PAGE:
In a one-of-a-kind initiative, Noida-based Amity Institute of Applied Psychology and Allied Sciences hosted an international summit on global happiness which saw participation of experts from across the world.
“Happiness has a different meaning for different people. While some people may find happiness in materialistic things, others may want a fulfilling career or a relationship to be happy,” said Neil Korbin, founder president, Academy of Mindfulness Studies, California, the United States of America (USA), one of the speakers at the summit.
“Also, when we do certain things which we do not enjoy, we feel stressed and mentally burdened. Therefore, we should enjoy the work which we do and feel happy while doing it,” he added.
Speakers at the summit included Rick Levy, founder, the Levy Centers for Mind-Body Medicine and Human Potential, USA; Prema N Mysore, educator, Rishipath International Foundation, India; Uma Shankar Singh, adjunct professor, Institute of Management, University of Szczecin, Poland, and Tenzing Longsel, research assistant, Namgyal Institute of Tibetology, Sikkim, India.
“There are five states of the mind, according to our Rishis. The first one is Kshipta, which is the lowest state of mind, where a person is highly agitated and unable to think, listen, or keep quiet. The second state is Moodha where no information seems to reach the brain and the brain is blank. The third one is the Vikshipta state in which the mind receives information but seems unable to process it, while the fourth state is Ekagra which is a focussed state of mind. The last and fifth state is Niruddh which is free from all thoughts and desires. Asanas, Pranayam, Mudras, Chanting, Dhyan and Samadhi help us in attaining everlasting happiness, which brings mental peace and stability. Also, tyaag or sacrifice is one of the important means to attain happiness,” said Uma Shankar Singh, one of the speakers at the summit.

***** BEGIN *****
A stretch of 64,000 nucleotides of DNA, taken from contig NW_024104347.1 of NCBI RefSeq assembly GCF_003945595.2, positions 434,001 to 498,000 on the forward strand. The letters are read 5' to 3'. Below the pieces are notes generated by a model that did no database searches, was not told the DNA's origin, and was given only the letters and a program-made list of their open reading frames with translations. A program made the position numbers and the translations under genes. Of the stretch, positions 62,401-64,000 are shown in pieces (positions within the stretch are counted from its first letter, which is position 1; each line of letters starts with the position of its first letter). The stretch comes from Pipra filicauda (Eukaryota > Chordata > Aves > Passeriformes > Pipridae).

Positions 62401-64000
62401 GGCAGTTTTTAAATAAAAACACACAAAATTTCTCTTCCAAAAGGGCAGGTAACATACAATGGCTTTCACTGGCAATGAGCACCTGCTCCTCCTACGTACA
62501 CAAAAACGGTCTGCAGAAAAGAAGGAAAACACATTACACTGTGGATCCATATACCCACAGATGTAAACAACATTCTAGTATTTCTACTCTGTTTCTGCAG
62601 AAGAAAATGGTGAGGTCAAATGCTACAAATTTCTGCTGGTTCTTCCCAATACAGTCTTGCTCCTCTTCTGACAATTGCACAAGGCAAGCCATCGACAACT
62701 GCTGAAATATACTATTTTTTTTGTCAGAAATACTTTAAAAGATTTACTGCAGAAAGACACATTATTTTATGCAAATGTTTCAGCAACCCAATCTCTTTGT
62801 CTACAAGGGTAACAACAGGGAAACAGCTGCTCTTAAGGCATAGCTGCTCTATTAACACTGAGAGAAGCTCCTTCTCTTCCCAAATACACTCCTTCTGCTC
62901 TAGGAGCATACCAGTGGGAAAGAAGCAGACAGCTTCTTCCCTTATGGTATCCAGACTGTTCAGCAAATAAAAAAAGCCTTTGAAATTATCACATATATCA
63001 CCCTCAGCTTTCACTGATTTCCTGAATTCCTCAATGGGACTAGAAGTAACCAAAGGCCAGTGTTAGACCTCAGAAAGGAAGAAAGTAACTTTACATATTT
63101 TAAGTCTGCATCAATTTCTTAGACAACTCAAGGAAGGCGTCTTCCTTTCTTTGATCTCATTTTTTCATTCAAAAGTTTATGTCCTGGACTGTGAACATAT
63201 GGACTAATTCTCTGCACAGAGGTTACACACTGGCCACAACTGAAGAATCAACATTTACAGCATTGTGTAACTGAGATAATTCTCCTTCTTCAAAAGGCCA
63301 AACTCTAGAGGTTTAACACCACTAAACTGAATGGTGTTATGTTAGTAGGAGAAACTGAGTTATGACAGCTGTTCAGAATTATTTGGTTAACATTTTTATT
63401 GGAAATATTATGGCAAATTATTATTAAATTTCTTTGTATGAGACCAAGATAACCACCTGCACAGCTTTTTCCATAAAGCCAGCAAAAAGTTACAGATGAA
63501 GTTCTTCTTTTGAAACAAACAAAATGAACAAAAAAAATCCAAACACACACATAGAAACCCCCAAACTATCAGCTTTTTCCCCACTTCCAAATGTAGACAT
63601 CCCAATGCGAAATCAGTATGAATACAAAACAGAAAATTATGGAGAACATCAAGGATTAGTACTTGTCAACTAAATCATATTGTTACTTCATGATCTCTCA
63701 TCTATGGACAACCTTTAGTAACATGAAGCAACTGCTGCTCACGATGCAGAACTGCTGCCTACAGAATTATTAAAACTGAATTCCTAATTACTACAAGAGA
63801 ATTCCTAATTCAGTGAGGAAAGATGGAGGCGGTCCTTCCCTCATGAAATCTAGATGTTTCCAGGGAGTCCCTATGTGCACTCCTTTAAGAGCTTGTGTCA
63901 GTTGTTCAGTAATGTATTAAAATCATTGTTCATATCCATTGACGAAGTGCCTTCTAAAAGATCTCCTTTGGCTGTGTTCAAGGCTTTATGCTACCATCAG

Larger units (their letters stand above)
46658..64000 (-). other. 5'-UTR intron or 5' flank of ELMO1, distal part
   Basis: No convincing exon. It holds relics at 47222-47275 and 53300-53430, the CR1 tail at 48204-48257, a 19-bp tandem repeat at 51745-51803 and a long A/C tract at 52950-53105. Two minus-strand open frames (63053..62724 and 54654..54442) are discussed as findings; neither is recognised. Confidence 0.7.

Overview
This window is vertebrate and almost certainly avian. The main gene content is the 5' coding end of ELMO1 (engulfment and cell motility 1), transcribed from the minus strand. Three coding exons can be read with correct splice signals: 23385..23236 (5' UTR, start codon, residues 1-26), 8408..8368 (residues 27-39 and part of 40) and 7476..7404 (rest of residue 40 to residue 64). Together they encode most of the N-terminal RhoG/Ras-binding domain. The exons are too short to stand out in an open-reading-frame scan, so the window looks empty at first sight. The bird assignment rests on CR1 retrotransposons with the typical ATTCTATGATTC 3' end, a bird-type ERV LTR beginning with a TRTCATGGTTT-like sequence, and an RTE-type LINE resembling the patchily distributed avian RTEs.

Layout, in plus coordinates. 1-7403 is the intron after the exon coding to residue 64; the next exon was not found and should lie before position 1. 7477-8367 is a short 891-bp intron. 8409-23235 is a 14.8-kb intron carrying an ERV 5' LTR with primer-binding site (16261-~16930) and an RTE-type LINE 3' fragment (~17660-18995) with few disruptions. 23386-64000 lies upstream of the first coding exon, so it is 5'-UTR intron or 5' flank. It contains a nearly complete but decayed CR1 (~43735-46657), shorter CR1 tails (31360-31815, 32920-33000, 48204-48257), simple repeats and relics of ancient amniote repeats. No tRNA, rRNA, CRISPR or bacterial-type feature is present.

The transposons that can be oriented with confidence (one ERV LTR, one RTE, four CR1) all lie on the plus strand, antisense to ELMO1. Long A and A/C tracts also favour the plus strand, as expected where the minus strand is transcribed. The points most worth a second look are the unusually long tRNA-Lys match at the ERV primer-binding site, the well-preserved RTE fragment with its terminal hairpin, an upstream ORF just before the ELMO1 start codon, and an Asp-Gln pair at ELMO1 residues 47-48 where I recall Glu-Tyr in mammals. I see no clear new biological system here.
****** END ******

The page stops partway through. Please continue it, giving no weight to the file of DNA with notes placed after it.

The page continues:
Elaborating the Buddhist philosophy and principles of happiness, Tenzing Longsel said, “There are Four Noble Truths in Buddhism – truth of suffering, truth of cause of suffering, truth of cessation (ending) of suffering and truth of path leading to cessation. We have to be kind, compassionate and considerate about others as our happiness depends on the happiness of others in our environment. We do not exist in isolation and share a symbiotic relationship with all creatures in our surroundings. Therefore, we must look beyond ourselves and care for others too which, in turn, makes us happy.”
The speakers also answered questions from the audience during a question-and-answer session at the summit.